By Gabby Brown, 15
FabNewport Veteran and Emerging Activist
My deep sleep was interrupted by the sickening sound of my 8:30 alarm. I let out a quick, deep grunt cursing the sun before I rolled over to grab my phone to end my ears’ suffering. Like the majority of my generation, the first thing I do when I wake up is to check my social media. Did anyone text me? Did the group chat see the TikTok I sent? And most recently: Are there any more COVID-19 updates?
As I am scrolling down my timeline, my heart sinks and I am paralyzed by a post that reads “please I can’t breathe.” At first, I thought this was a remembrance post for Eric Garner, a black man who was murdered in a chokehold by NYPD officers after stating multiple times that he was struggling to breathe 4 years ago. However, when I slid to the video, I realized this was a new tragedy.
The video was of George Floyd, a black man who died while being arrested because an officer kept his knee pressed into his neck. Goosebumps formed all over my body as I watched the officers’ lifeless eyes stare at the camera while Floyd cried out in desperation for help and his mother. Tears began to roll down my cheeks and cool my face; hot with anger. Racially motivated murders of black people were nothing new to me. I was 9 when I watched the Trayvon Martin case unfold and was made aware of the reality of black people in America when George Zimmerman was found not guilty. I could feel all hope and motivation leaving my body as I went through all the posts regarding George Floyd’s murder. I was numb from anger and my mind was blank except for one thought: When was this going to end? The week before it was Breonna Taylor and the week before that was Ahmaud Arbery.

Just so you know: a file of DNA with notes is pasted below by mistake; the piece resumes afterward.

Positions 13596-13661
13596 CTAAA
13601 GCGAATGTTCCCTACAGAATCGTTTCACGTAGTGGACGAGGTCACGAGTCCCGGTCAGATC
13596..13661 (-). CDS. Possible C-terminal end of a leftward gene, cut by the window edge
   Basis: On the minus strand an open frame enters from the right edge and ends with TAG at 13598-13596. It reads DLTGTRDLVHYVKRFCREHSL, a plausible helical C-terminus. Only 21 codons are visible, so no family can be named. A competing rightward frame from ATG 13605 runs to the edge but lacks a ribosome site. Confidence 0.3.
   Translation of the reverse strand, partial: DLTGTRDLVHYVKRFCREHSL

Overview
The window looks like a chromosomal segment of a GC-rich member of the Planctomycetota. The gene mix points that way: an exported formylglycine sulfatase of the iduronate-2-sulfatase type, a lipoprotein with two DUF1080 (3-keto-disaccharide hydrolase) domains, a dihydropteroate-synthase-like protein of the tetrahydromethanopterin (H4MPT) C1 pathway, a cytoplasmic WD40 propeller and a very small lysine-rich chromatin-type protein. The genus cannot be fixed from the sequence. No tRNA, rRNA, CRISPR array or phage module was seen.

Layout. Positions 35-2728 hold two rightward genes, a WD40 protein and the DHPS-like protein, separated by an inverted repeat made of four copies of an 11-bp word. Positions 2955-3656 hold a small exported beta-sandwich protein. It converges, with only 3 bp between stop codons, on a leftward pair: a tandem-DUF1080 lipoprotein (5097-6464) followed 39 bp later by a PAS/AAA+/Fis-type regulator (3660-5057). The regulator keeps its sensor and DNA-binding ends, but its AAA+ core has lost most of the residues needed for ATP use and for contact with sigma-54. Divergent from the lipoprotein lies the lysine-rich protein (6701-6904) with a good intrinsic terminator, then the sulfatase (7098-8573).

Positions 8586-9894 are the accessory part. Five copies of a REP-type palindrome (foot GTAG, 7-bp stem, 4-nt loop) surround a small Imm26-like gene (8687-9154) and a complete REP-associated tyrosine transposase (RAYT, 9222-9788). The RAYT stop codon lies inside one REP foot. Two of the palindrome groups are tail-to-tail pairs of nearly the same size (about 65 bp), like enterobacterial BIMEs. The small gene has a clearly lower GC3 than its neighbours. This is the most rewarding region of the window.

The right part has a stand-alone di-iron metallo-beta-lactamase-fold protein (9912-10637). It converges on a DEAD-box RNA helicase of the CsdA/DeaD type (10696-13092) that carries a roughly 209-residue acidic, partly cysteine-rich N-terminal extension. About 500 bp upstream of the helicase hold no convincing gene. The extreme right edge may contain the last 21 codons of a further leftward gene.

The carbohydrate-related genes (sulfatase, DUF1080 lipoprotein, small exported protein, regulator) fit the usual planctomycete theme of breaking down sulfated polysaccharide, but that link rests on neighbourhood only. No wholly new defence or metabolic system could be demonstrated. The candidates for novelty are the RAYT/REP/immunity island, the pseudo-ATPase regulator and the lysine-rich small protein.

While the world was battling the COVID-19 pandemic, black people in America were also battling the 400 years-long epidemic of racism in America. When I finished processing this horrific event it was around 10 and I began to scramble to turn in my attendance form and get started on my work but I couldn’t focus. Trigonometry is so unimportant compared to everything else that was going on. It’s impossible to care about The Book Thief when my people are living through a genocide right that seems to have no end in sight no matter how many protests we organize, hashtags we make, or evidence we gather.
How many more strange fruit will have to hang before a change is made and will I be one of them?